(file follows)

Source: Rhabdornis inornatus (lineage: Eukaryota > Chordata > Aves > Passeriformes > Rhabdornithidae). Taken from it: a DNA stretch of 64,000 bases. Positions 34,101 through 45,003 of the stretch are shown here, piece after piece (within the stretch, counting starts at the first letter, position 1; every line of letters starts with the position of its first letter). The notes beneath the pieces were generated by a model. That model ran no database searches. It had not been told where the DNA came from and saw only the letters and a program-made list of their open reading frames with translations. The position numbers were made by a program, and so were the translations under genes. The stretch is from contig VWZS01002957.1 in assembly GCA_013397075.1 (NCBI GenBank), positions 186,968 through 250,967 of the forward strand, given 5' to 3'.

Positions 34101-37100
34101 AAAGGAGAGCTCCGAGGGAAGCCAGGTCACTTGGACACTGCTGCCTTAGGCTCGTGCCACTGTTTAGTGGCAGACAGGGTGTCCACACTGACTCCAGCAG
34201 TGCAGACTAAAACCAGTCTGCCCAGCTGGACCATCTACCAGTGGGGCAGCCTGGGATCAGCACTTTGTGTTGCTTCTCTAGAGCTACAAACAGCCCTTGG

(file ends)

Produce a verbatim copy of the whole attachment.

Source: Rhabdornis inornatus (lineage: Eukaryota > Chordata > Aves > Passeriformes > Rhabdornithidae). Taken from it: a DNA stretch of 64,000 bases. Positions 34,101 through 45,003 of the stretch are shown here, piece after piece (within the stretch, counting starts at the first letter, position 1; every line of letters starts with the position of its first letter). The notes beneath the pieces were generated by a model. That model ran no database searches. It had not been told where the DNA came from and saw only the letters and a program-made list of their open reading frames with translations. The position numbers were made by a program, and so were the translations under genes. The stretch is from contig VWZS01002957.1 in assembly GCA_013397075.1 (NCBI GenBank), positions 186,968 through 250,967 of the forward strand, given 5' to 3'.

Positions 34101-37100
34101 AAAGGAGAGCTCCGAGGGAAGCCAGGTCACTTGGACACTGCTGCCTTAGGCTCGTGCCACTGTTTAGTGGCAGACAGGGTGTCCACACTGACTCCAGCAG
34201 TGCAGACTAAAACCAGTCTGCCCAGCTGGACCATCTACCAGTGGGGCAGCCTGGGATCAGCACTTTGTGTTGCTTCTCTAGAGCTACAAACAGCCCTTGG